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14. A stabbed B because they had a heated argument about their inheritance.

A however left B, who did

not die, and went home already. After 3 hours, B, whose wound is still fresh, went to the house of A and
shot him to death. Can B invoke Paragraph 1, Article 11? Explain. RAMIENTO

No. Well settled is the rule that when an unlawful aggression ceases, the defender no longer has
the right to kill or even wound the former aggressor. From the facts given, it is evident that when A, after
stabbing B, left the latter, the unlawful aggression has ceased to exist. B’s act in shooting A constitutes
retaliation from the fact that the peril to B’s life or limb has long ended 3 hours after A left B. Retaliation
is not a justifying circumstance. Therefore, the defense under Paragraph 1, Article 11 is untenable and
cannot be invoked by B.

37 PHIL 382, G.R. NO. 12936
10 JANUARY 1918

Facts: The defendant, Mariano Batungbacal, is a councilor in the municipality of Balanga,

Bataan. The defendant had in his service the spouses Pedro Dilig and Hilaria Tianko for eight
years, of which Hilaria’s service is to take care of the defendant’s two children. On February 25,
1917, when Dilig arrived at the house, he missed some hen’s eggs which his wife Hilaria had
eaten. Enraged, he told that he was going to cut his wife, with a bolo in his hand. Hilaria
attempted to escape, of which she failed to do and struggled with Pedro for the bolo at the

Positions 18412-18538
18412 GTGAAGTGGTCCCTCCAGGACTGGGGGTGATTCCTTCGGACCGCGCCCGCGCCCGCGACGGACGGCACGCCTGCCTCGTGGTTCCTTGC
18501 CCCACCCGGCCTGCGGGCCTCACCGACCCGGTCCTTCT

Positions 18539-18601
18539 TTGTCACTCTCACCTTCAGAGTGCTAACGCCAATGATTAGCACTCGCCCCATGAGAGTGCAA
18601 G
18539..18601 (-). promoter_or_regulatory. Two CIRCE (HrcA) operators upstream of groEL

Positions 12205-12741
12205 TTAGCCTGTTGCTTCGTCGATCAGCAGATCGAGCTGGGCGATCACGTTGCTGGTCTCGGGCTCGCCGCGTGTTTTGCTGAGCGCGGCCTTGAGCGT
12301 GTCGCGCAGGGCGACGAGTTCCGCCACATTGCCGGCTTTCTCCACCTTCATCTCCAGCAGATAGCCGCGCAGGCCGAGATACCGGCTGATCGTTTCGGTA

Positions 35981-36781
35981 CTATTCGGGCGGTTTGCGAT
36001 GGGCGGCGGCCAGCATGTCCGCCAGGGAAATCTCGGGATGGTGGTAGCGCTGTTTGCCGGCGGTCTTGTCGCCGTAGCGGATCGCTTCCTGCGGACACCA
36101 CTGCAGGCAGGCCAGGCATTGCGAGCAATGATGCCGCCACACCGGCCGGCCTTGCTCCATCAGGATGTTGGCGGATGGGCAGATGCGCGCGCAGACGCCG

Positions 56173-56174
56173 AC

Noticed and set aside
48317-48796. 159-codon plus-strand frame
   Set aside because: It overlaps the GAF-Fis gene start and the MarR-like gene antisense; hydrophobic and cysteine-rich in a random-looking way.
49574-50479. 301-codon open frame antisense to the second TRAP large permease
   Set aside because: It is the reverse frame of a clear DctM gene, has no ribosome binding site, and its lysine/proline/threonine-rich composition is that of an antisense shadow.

kitchen. After she failed to get the bolo from Pedro, Hilaria managed to escape and take the
defendant’s children with her. With Pedro in pursuit of Hilaria and the children, Hilaria
awakened the defendant when she thought that Pedro was about to strike her with the bolo. The
defendant upon waking up seized a loaded shotgun that was near him and ordered Pedro to drop
the bolo and fired at him, to which the victim died immediately. The trial court held that the
usage of a shotgun as a means to prevent harm was not necessary, therefore the justifying
circumstances do not apply and are not in favor of the defendant.


1. Whether the aggression was real on the part of deceased when he pursued Hilaria Tianko
and the two children.
2. Whether the defendant acted in lawful defense of his two children and Hilaria Tianko.

1. Yes, the presence of unlawful aggression is a condition sine qua non in justifying
circumstances and it must be determined that an aggression must be real, not merely
imaginary. Thus, the fact that the deceased was infuriated at the time as he was pursuing
Hilaria and the two children with a bolo, signifies his intention to assault them with the
weapon. It is not necessary that the victim must within be the pursuer’s reach.
2. Yes, there must be a reasonable necessity of the means employed to prevent or repel for
the act of defense of a person or rights of a person within the fourth civil degree or a
stranger. When the defendant saw that Hilaria and the two children were indeed being
pursued, there was a manifestation of imminent danger. At the time, all the defendant had
was a shotgun on hand. Seeing that the aggressor was closing in on Hilaria and his
children, the usage of the shotgun would be the option available to him even when there
was a risk of killing the aggressor. Another reason to believe that there was imminent
danger on the lives of Hilaria and his two children is that the deceased already assaulted
Hilaria beforehand at the kitchen of the house. Thus, the defendant is exempted from
criminal liability.